- Weight Management Specialist (ACE)
- Orthopedic Exercise Specialist (ACE)
- Corrective Exercise Specialist (NASM)
- Senior Fitness Specialist (ACE, SFA)
As a weight management specialist, I specialize in helping people who, no matter what they try, find it impossible to lose a meaningful amount of weight. They try exercising more and eating less, but not much happens weight-loss-wise. They've tried every diet and gimmick, and regularly tune in to Dr. Oz et al to learn the latest magic solution.
Still, no luck.
But, it's not about luck.
Stubborn, seemingly impossible weight loss, is often not about gluttony and sloth. If it were, every obese person who has tried exercising and eating less would no longer be obese.
There is no one simple explanation for obesity. Just look around and you'll see that more people today are either noticeably overweight or are obese than are not. No one wants to be obese, and most people are aware of the serious health consequences of being so.
While gender, child birth, age, environmental factors, and ethnicity are important variables in each obese person's contributing causes, a metabolic disorder called insulin resistance is too often to blame.
The good news is that insulin resistance can be reversed. And reversing insulin resistance so that your body can become efficient at fat-burning has as much to do with what you eat as it does how much, and the kinds of exercise you do matters more than how hard you exercise.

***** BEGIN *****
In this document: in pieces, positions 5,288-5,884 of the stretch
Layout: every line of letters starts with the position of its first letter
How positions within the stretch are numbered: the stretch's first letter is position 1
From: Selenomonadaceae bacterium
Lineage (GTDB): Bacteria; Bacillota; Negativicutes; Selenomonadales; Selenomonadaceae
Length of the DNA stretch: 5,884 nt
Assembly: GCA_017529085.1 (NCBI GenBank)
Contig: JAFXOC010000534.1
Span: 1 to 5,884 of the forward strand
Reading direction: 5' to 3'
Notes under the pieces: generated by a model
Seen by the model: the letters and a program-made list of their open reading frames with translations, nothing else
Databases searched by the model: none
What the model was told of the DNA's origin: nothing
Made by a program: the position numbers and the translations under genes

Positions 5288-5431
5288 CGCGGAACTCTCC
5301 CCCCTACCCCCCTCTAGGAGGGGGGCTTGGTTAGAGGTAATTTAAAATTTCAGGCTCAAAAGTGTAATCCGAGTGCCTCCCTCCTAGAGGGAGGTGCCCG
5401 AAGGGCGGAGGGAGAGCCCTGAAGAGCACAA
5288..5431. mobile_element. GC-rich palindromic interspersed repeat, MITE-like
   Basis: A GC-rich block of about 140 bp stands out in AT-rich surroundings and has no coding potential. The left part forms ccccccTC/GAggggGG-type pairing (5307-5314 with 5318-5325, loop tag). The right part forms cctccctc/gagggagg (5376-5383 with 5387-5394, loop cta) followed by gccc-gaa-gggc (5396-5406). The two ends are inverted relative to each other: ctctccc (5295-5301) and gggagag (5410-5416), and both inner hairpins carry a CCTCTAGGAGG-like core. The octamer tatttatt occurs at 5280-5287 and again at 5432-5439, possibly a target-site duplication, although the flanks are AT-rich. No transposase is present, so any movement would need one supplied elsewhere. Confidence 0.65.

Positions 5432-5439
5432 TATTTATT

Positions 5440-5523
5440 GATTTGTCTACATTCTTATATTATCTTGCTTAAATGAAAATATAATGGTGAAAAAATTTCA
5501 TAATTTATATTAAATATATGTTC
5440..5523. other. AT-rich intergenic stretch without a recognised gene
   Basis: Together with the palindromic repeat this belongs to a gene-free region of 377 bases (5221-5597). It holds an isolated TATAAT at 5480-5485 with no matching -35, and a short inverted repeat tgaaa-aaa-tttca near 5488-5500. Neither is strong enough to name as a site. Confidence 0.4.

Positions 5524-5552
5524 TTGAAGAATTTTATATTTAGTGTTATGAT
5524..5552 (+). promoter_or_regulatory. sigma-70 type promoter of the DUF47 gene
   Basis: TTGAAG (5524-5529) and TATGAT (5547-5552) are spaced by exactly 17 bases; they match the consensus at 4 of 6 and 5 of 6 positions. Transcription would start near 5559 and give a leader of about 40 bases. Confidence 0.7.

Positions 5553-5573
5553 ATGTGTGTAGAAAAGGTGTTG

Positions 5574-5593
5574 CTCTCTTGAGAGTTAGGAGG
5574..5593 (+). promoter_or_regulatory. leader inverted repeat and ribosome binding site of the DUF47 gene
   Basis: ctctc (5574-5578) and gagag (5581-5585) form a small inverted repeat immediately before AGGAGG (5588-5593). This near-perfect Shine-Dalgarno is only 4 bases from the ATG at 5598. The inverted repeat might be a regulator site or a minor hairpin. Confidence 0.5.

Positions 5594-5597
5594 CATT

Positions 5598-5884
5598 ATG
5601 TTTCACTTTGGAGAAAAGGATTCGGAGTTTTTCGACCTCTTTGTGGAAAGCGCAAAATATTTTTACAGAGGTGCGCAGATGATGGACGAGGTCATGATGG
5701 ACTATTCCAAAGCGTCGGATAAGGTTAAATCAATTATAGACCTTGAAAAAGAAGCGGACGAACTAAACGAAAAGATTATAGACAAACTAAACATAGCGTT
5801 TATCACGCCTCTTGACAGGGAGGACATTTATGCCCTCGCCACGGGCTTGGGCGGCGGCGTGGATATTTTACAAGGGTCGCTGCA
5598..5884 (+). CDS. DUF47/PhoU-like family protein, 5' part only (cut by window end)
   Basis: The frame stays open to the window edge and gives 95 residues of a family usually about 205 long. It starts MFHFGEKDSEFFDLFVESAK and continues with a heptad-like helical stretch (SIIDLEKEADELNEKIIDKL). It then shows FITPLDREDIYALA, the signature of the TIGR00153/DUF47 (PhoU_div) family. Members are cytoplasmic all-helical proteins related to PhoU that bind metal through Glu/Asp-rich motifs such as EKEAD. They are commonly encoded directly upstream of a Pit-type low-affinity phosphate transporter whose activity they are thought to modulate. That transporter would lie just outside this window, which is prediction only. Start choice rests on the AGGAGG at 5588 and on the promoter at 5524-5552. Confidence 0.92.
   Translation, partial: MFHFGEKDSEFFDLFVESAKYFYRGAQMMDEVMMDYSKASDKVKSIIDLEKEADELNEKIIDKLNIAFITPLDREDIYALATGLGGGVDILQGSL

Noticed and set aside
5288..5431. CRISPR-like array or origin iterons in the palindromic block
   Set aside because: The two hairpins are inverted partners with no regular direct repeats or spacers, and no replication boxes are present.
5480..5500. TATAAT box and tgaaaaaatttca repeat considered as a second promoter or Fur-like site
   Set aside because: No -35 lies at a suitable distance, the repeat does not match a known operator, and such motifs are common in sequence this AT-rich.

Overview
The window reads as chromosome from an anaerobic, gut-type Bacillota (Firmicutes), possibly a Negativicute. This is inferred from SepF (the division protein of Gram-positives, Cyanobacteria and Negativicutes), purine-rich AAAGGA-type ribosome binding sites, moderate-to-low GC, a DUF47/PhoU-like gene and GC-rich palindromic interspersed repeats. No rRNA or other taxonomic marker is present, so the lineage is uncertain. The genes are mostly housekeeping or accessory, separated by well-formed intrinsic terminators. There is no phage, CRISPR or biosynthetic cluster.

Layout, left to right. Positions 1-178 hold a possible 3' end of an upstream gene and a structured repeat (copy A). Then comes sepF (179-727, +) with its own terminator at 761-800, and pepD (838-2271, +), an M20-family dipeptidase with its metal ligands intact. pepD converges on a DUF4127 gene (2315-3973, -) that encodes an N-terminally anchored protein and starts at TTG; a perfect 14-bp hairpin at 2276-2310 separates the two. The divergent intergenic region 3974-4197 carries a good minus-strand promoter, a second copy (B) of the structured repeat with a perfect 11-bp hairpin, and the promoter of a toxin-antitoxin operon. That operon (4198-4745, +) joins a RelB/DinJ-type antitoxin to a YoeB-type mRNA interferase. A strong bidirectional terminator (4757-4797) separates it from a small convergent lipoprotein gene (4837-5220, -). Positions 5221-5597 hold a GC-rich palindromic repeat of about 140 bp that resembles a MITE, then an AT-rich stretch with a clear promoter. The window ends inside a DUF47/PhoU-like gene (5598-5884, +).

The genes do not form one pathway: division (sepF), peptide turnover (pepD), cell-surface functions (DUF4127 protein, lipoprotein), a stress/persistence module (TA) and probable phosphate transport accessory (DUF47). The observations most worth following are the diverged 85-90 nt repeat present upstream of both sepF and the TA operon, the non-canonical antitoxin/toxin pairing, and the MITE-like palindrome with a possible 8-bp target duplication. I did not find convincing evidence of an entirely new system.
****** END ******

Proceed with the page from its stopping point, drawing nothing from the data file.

My weight loss program is based on nutritional advice which is easy to follow, and doing the right kinds of exercise. It is not gimmicky and it's based on sound science.
As an orthopedic exercise
specialist, I work with clients who have spine, low-back, or joint problems, especially those who have
already been treated and released for exercise by their orthopedist and
physical therapist and who require a tailored exercise program once their
insurance has stopped covering physical therapy.
As a corrective exercise specialist, I work with clients who have postural deviations and muscle imbalances. More than ever before, people spend countless hours sitting at a desk working on computers. Prolonged sitting leads to shortened, tight hip flexors resulting in low back pain, and constant computer work leads to an imbalance in the muscles of the neck and shoulders, resulting in a forward head posture and rounded, forward-pitched shoulders.
As a senior fitness specialist,
I work with an older clientele, many of whom live with aches and pains,